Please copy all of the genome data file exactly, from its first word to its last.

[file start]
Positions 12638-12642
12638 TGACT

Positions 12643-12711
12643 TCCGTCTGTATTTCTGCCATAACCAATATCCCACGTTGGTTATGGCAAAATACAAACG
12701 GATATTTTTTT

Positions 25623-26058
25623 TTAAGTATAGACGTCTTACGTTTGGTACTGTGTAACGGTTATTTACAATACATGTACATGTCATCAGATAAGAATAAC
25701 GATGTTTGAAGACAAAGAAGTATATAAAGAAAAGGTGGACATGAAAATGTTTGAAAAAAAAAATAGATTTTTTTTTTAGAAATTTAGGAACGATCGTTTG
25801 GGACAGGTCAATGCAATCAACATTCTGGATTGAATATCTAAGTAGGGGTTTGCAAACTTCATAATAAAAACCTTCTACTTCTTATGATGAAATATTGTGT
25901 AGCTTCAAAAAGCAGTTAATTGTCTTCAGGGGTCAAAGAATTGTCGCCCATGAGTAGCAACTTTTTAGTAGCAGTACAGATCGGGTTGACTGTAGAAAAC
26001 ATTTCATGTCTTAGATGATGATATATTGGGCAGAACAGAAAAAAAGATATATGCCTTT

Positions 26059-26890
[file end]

Positions 12638-12642
12638 TGACT

Positions 12643-12711
12643 TCCGTCTGTATTTCTGCCATAACCAATATCCCACGTTGGTTATGGCAAAATACAAACG
12701 GATATTTTTTT

Positions 25623-26058
25623 TTAAGTATAGACGTCTTACGTTTGGTACTGTGTAACGGTTATTTACAATACATGTACATGTCATCAGATAAGAATAAC
25701 GATGTTTGAAGACAAAGAAGTATATAAAGAAAAGGTGGACATGAAAATGTTTGAAAAAAAAAATAGATTTTTTTTTTAGAAATTTAGGAACGATCGTTTG
25801 GGACAGGTCAATGCAATCAACATTCTGGATTGAATATCTAAGTAGGGGTTTGCAAACTTCATAATAAAAACCTTCTACTTCTTATGATGAAATATTGTGT
25901 AGCTTCAAAAAGCAGTTAATTGTCTTCAGGGGTCAAAGAATTGTCGCCCATGAGTAGCAACTTTTTAGTAGCAGTACAGATCGGGTTGACTGTAGAAAAC
26001 ATTTCATGTCTTAGATGATGATATATTGGGCAGAACAGAAAAAAAGATATATGCCTTT

Positions 26059-26890